Republicans are focused on the wrong set of children — and on the wrong set of voters. Instead of raising a hue and cry over the "threat" represented by thousands of unaccompanied minors entering the U.S. from Central America, they should be mindful of the millions of children already here who are U.S.-born citizens of undocumented and documented immigrants.
The GOP seems to hope that calling for unaccompanied minors to be removed quickly, and for the border to be secured, will activate its base in the mid-term elections. Republicans can't seem to resist the opportunity to talk tough on immigration: This week, for example, Texas Gov. Rick Perry proposed to station the National Guard along the Rio Grande, a strategy that seems aimed less at real border security than his presidential ambitions.
And even when Republicans talk reform, they only want to talk tough. In January the House leadership unveiled principles for reform — principles summarily rejected by tea party Republicans for being too generous — that suggested allowing some share of the nation's 11 million undocumented immigrants to stay here legally but with no clear path to citizenship.
The strategy doesn't make much sense economically — my research shows that although legalization leads to economic gains, citizenship provides its own separate boost because it opens up a wider range of employment, signals permanence to employers and shifts investments in skill development. But denying citizenship does resonate with those who think that lines should be drawn and lawbreakers should be permanently punished. Some Republicans may even be a bit more Machiavellian: Denying citizenship would also eliminate the possibility of 11 million new voters, many of whom might vote Democratic.
That isn't necessarily the case, of course. Surveys conducted by the polling firm Latino Decisions indicate that 45% of undocumented immigrants would be open to voting Republican if the party were to lead on immigration reform. And although Mitt Romney's 2012 call for immigrants to self-deport shrank his share of the Latino vote to 27% George W. Bush, who took a stab at reform while in office, won 40% of the Latino vote in 2004.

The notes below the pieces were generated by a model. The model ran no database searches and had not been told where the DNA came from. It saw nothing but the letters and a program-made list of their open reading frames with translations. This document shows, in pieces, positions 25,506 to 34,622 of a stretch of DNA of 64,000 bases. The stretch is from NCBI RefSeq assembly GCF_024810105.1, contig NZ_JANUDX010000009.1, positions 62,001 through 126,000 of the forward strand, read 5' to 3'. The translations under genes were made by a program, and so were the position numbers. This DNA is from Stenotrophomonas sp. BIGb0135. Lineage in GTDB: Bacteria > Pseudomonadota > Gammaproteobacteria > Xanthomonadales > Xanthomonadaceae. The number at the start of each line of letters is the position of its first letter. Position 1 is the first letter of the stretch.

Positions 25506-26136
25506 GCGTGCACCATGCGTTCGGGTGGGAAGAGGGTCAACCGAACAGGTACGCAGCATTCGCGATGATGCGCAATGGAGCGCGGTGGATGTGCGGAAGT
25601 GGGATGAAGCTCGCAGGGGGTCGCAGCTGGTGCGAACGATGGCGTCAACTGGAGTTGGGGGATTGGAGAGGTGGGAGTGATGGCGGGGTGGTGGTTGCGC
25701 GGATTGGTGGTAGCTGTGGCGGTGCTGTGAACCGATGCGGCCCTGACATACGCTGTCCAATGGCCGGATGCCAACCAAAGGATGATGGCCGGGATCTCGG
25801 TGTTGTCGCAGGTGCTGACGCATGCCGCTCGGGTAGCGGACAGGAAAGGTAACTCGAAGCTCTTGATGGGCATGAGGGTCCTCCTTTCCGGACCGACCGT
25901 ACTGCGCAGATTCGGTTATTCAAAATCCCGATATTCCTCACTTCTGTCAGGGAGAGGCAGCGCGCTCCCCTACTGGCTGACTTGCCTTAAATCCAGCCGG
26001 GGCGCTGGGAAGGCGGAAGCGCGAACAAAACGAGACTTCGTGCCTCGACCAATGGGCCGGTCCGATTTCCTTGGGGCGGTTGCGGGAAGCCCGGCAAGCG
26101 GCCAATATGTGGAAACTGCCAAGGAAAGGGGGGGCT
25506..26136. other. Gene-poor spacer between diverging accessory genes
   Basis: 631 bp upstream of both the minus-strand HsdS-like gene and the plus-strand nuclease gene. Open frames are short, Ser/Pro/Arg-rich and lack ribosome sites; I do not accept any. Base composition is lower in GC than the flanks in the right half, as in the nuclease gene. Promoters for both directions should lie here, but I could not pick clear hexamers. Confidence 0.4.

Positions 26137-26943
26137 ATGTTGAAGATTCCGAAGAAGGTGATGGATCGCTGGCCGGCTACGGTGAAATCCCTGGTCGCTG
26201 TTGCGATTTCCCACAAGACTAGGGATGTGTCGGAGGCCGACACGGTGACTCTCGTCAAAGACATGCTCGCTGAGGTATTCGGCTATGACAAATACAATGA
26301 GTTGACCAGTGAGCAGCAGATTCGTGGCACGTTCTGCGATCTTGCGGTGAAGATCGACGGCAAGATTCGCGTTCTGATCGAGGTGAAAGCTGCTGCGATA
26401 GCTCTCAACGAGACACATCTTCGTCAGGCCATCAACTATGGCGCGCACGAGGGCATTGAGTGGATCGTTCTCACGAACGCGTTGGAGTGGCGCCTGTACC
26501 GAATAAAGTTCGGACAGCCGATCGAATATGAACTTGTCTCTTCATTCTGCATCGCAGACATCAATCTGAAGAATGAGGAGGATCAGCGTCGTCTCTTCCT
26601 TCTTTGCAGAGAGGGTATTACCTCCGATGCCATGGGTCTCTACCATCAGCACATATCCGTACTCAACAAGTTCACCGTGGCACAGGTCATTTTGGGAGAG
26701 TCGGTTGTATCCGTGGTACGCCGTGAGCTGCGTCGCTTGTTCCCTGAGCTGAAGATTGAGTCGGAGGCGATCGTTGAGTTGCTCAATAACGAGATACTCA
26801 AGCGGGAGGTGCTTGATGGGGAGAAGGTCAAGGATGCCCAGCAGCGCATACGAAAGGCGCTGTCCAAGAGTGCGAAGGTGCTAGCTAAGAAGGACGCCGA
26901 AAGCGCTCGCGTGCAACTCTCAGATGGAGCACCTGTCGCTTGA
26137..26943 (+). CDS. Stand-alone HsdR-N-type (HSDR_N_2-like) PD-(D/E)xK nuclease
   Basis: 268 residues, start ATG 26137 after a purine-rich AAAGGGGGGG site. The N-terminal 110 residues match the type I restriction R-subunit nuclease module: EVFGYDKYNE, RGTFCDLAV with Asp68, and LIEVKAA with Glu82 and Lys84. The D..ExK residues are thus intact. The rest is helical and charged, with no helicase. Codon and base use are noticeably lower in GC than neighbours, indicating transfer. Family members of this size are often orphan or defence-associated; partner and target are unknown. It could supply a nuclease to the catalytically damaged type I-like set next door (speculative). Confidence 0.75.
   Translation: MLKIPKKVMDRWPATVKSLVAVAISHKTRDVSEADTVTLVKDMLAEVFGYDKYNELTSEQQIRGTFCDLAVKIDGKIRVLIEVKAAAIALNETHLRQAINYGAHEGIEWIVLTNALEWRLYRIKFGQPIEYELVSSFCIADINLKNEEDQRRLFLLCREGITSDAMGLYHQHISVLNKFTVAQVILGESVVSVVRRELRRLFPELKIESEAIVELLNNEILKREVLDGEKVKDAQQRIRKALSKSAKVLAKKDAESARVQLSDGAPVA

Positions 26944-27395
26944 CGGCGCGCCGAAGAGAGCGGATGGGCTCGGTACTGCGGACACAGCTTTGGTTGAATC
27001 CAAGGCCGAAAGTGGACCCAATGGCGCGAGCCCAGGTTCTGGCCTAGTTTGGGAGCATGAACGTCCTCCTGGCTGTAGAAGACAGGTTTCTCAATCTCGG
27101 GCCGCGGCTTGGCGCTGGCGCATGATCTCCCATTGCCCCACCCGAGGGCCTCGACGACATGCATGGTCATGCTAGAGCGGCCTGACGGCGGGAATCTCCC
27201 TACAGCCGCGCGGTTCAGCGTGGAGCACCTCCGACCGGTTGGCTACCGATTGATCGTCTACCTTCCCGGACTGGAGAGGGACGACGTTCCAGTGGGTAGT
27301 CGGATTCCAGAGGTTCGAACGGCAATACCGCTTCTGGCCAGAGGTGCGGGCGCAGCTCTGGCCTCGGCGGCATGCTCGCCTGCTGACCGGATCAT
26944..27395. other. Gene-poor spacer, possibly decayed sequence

The Republicans may simply be blind to the demographic group they should be paying attention to: 4.5 million U.S.-born citizen children of undocumented immigrants. This population will age, gain the right to vote and then reward or punish those who have done right by their parents and their relatives. In a report I co-wrote for the Center for American Progress, we estimate that over the next five presidential elections, as these children come of voting age in waves, they have the potential to cast nearly 11 million votes.
The math is even more foreboding for the GOP than that. Expanding the future voter pool to take into account U.S.-born children of all immigrants — those with and without authorization — we find 15.4 million young people who will have the potential to cast 41 million votes in the next 20 years of presidential elections. Regardless of their parents' status, most of these young people are sensitive to the heated rhetoric of the immigration debates.
Why should politicians sacrifice an advantage now to affect voters they still have a chance to influence later? Because voters remember. It was exactly 20 years ago that Republican Gov. Pete Wilson promoted Proposition 187 in California, a measure aimed at denying benefits, including education, to undocumented residents. That stance insured that the GOP would wind up where it is today, with no Republican statewide officeholders in a state famous for producing two Republican presidents, Richard Nixon and Ronald Reagan.
This helps explain why the Obama administration is likely to move forward with executive action that could reduce deportations. The impetus for that and for a more balanced approach to the current border crisis may be humanitarian, but the political calculus is still clear: a cohort of voters who want to see their parents, relatives and other immigrants, including the children now crossing the border, treated as human beings and not political footballs.
There is some goodwill on these issues in the GOP. Sens. John McCain and Lindsay Graham, among others, have been sincere supporters of rational and humane reform — although even these voices are now willing to stir passions about the current border crisis. That's a losing proposition: The crisis of unaccompanied minors entering the country will end — the influx already seems to be slowing — but the tone and tenor of the debate about immigration will linger, and its political impacts could last a generation.
Manuel Pastor is professor of sociology and director of the Center for the Study of Immigrant Integration at USC.